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A Lot or a Little?
What you will—and won't—find in this movie.
Meant to entertain rather than educate.
Cheating doesn't pay.
Positive Role Models
Jay is creative, smart, and hard-working, but when his project is stolen and presented by someone else, he can't figure out how to expose the cheater.
Violence & Scariness
Comic violence throughout includes a small attack-dog with bared teeth and loud growls. A kid kicks another off his bike. A car crashes and no one is hurt. A man sticks his head into a bowling ball delivery tube and is whacked in the head.
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Parents Need to Know
Parents need to know that Hounded is a 2001 Disney Channel comedy-adventure. It features a vicious dog constantly on the attack, but because the dog is small, the attacking is played for humor. Nevertheless, some kids may find the snarling dog's bared teeth scary. Others may find the movie tedious for its unrelenting depiction of characters who make one terrible decision after another. A boy is cheated out of a scholarship, but poor problem-solving is really the subject on display. Apart from the aggressive dog (she attacks without drawing blood), violence is fairly mild. A kid is kicked off his bike by a bully. A car crashes. A grownup helps cover up his child's bad deed. To stay in the loop on more movies like this, you can sign up for weekly Family Movie Night emails.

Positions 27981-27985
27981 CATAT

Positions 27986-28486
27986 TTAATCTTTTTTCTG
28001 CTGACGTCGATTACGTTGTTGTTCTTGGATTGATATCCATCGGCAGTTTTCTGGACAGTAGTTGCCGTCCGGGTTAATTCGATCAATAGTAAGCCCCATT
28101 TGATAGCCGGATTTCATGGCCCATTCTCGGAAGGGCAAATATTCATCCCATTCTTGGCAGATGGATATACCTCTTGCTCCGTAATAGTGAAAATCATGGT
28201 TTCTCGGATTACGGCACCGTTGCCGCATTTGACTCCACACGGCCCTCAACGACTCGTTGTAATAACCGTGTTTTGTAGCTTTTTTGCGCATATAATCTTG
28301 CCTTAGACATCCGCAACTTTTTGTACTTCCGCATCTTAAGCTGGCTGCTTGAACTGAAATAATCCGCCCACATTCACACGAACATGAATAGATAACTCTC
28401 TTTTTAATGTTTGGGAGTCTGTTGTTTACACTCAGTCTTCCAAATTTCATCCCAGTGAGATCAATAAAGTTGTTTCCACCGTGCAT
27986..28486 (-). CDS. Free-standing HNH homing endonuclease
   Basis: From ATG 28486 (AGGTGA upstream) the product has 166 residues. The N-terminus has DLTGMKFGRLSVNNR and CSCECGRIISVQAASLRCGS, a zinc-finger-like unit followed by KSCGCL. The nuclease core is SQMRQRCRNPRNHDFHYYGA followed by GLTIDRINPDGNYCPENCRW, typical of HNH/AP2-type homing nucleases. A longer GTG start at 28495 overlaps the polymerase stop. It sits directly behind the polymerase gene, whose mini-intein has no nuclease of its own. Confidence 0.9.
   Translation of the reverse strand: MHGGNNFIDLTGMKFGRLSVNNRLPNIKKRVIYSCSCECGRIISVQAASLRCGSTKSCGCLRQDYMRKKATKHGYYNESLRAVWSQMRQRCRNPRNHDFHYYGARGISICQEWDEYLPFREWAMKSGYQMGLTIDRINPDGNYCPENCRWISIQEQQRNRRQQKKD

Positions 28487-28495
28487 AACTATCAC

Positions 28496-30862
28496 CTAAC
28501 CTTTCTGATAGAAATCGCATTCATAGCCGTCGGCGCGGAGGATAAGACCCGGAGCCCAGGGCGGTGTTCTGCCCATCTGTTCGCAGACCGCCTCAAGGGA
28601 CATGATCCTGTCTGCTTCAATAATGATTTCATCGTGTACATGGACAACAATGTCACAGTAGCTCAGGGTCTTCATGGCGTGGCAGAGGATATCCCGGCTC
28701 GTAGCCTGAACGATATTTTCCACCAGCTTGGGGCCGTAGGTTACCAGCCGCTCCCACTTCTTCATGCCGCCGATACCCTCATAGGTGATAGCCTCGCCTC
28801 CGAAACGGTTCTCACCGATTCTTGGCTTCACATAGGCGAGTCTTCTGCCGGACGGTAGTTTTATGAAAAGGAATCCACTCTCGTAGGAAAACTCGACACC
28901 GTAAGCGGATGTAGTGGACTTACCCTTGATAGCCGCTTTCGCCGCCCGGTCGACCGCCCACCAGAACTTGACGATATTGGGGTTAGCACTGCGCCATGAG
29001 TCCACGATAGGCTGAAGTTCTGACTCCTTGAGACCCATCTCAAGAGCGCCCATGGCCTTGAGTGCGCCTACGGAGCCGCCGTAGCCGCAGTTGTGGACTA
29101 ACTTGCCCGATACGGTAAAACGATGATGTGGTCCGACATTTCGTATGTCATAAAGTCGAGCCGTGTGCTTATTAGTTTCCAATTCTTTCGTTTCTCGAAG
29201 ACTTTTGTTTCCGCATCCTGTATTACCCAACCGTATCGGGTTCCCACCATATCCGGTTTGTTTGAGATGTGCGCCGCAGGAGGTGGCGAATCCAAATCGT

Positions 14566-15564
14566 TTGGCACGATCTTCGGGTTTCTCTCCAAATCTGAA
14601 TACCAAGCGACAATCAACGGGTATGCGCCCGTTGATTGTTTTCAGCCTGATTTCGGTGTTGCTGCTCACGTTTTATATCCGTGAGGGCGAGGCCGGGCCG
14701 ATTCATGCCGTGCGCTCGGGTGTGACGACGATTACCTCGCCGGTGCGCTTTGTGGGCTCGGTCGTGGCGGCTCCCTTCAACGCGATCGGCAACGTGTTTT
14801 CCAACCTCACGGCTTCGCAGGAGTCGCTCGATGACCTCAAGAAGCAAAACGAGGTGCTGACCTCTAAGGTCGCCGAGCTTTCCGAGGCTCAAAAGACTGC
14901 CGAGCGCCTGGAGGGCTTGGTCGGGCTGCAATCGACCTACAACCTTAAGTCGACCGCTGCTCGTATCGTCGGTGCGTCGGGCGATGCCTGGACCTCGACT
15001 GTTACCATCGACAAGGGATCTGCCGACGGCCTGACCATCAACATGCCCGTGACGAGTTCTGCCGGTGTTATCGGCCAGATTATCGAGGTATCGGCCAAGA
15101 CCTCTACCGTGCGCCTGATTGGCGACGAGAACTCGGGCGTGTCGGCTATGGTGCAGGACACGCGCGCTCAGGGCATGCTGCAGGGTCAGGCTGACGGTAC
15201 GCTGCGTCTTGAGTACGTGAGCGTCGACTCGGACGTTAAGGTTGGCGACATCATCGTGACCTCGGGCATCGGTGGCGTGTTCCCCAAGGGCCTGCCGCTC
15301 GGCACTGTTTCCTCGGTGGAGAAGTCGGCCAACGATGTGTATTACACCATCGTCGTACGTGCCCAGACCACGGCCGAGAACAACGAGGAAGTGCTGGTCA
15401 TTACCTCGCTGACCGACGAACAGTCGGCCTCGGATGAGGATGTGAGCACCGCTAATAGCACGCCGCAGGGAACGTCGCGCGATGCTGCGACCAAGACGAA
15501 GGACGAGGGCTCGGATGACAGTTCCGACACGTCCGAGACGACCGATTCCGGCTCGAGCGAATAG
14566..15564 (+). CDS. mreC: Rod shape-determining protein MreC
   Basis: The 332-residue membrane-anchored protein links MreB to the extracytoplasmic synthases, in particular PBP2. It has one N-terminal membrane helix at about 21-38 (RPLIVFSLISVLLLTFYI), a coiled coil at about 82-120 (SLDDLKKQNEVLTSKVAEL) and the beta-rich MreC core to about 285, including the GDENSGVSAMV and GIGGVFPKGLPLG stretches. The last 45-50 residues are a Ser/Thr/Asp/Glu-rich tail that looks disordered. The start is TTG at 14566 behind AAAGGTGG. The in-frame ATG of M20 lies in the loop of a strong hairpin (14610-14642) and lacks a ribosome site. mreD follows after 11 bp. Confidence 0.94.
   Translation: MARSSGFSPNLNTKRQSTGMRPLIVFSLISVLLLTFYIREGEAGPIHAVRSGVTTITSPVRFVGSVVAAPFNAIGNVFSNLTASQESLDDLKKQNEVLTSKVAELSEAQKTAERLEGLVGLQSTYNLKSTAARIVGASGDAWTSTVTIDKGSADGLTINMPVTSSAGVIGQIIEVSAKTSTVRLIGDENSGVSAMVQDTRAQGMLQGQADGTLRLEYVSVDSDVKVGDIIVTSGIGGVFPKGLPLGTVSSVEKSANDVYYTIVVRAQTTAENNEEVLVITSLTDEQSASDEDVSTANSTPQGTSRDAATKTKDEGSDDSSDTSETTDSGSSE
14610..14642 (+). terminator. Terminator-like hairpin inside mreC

Is It Any Good?
This looks to create humor out of stupidity and ineptitude, but mostly from one weak joke -- everyone is terrified of a tiny aggressive dog. It may seem nit-picky, but Camille is a vicious, disobedient, destructive, untrained pooch. Show dogs, on the other hand, are meticulously cultivated to be none of those. Although Tahj Mowry gives a charming performance, he's working from a script that allows no one in Hounded to demonstrate the slightest bit of common sense. From the start, it's clear the filmmakers themselves have no interest in logic as several students witness the headmaster confiscating Jay's presentation, providing Jay with all the proof he needs that he was robbed of his project from the start. But pointing that out would have brought the movie's action to a dead halt just a few minutes in and, perhaps, for that we might all have been better off.
Did we miss something on diversity?
Research shows a connection between kids' healthy self-esteem and positive portrayals in media. That's why we've added a new "Diverse Representations" section to our reviews that will be rolling out on an ongoing basis. You can help us help kids by suggesting a diversity update.